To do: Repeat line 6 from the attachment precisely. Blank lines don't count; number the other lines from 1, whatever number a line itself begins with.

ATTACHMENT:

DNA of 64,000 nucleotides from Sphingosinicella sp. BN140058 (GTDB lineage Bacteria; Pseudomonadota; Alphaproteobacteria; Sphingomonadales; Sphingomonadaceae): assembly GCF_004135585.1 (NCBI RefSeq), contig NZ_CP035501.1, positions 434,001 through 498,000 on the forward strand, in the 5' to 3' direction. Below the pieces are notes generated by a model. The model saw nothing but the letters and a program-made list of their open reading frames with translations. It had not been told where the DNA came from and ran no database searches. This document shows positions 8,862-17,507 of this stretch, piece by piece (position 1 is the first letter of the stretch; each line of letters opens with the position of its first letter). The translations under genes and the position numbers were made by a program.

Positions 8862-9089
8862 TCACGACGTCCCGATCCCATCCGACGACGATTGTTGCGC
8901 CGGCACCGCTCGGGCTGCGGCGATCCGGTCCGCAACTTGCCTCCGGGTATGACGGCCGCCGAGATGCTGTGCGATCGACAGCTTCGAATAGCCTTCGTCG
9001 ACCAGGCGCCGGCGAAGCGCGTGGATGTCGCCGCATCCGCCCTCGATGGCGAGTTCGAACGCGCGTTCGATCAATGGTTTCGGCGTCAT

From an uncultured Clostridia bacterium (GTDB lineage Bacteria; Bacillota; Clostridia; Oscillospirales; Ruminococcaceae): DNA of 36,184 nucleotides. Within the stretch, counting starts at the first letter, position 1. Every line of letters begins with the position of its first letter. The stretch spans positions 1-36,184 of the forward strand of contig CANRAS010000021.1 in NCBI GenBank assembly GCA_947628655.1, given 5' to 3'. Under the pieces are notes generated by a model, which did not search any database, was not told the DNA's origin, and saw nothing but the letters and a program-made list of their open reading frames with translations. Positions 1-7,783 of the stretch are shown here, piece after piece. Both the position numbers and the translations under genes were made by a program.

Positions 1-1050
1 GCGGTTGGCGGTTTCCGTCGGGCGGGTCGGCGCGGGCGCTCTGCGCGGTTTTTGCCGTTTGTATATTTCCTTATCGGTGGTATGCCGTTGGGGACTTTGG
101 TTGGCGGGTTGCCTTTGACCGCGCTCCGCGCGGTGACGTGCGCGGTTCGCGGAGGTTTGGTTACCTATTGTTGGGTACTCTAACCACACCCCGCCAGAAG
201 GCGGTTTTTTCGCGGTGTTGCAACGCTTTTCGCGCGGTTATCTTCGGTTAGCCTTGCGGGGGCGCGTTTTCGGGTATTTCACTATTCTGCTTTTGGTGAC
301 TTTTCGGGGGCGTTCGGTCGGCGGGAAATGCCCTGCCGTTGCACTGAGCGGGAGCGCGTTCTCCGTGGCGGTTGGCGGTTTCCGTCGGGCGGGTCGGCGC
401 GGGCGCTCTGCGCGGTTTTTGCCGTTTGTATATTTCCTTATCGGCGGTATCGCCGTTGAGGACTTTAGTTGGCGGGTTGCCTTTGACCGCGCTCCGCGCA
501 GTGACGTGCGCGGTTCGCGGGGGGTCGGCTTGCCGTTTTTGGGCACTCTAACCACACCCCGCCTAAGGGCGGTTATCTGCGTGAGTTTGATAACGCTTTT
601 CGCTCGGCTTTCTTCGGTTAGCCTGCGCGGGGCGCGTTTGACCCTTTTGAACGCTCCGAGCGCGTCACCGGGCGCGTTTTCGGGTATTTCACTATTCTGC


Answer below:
From an uncultured Clostridia bacterium (GTDB lineage Bacteria; Bacillota; Clostridia; Oscillospirales; Ruminococcaceae): DNA of 36,184 nucleotides. Within the stretch, counting starts at the first letter, position 1. Every line of letters begins with the position of its first letter. The stretch spans positions 1-36,184 of the forward strand of contig CANRAS010000021.1 in NCBI GenBank assembly GCA_947628655.1, given 5' to 3'. Under the pieces are notes generated by a model, which did not search any database, was not told the DNA's origin, and saw nothing but the letters and a program-made list of their open reading frames with translations. Positions 1-7,783 of the stretch are shown here, piece after piece. Both the position numbers and the translations under genes were made by a program.